What’s wrong with double-dipping? That’s what some StateImpact Ohio commenters want to know.
We wrote earlier this week about the practice of double-dipping, which is when a public employee retires, begins collecting his or her full pension, and then is rehired, usually by the same school district or agency that the employee retired from. The employee collects a salary plus his or her full pension and full health insurance benefits.
It’s legal and about a quarter of school superintendents do it.
Teacher Michael Birdwell asks via Twitter about Cincinnati’s superintendent going this retire/rehire route:
If she earned her retirement and the newly rehired position won’t enhance it – why does everyone have a problem with it??
And commenter Doug Fabens writes:
Lacking, here, are 1) a critical discussion of the illogic of opposition to “double dipping” and/or 2) a critical look into how much/to what degree public sector employees contribute to their pensions. Without those, this is a typical tax-season political distraction.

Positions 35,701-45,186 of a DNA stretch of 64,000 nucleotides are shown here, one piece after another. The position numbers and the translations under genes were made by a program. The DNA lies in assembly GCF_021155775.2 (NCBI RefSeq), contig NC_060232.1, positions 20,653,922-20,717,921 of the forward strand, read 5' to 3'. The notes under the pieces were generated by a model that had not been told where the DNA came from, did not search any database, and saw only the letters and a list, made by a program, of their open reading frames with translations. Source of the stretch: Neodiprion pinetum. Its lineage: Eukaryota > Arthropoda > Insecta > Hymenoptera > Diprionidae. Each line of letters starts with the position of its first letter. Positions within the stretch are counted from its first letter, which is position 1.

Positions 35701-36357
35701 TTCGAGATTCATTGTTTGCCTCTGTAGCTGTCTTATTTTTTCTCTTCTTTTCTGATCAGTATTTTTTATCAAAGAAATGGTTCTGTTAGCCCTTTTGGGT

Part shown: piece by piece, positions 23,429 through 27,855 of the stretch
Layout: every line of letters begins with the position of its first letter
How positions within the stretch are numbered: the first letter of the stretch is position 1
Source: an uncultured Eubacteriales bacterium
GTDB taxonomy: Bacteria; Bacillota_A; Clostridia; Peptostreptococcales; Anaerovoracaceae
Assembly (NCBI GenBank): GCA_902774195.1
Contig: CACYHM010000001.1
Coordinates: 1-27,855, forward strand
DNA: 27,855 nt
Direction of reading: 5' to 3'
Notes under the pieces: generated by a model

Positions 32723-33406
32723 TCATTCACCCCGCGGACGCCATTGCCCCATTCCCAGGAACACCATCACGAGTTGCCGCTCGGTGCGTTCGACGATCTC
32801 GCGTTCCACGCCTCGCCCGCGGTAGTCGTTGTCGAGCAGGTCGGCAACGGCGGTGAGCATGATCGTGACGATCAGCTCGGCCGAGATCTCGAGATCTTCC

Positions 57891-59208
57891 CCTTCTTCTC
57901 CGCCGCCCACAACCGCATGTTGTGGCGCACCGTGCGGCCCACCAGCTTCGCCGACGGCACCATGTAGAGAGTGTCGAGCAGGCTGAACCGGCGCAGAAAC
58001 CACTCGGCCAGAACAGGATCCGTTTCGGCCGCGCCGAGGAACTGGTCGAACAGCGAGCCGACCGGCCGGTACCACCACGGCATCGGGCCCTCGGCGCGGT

One problem with double-dipping is that It puts state pension funds at risk because it halts retirees’ contributions into the funds and starts their withdrawals.
Another possible problem is that keeping long-time administrators in place for years can make it harder for younger ones to move up through the ranks. (On the other hand, consistent, effective leadership can also be a good thing.)
But some reactions to the practice seem to go beyond that: The 2010 newspaper investigation into the practice described it as “cashing in on the system” and as creating an “exclusive club of superintendents who retire and return to their same job… after signing lucrative contracts.”
Help us understand: Are pension liabilities and stagnant central offices all that’s wrong with double-dipping? Do you think administrators and school boards are doing something morally wrong by approving these deals?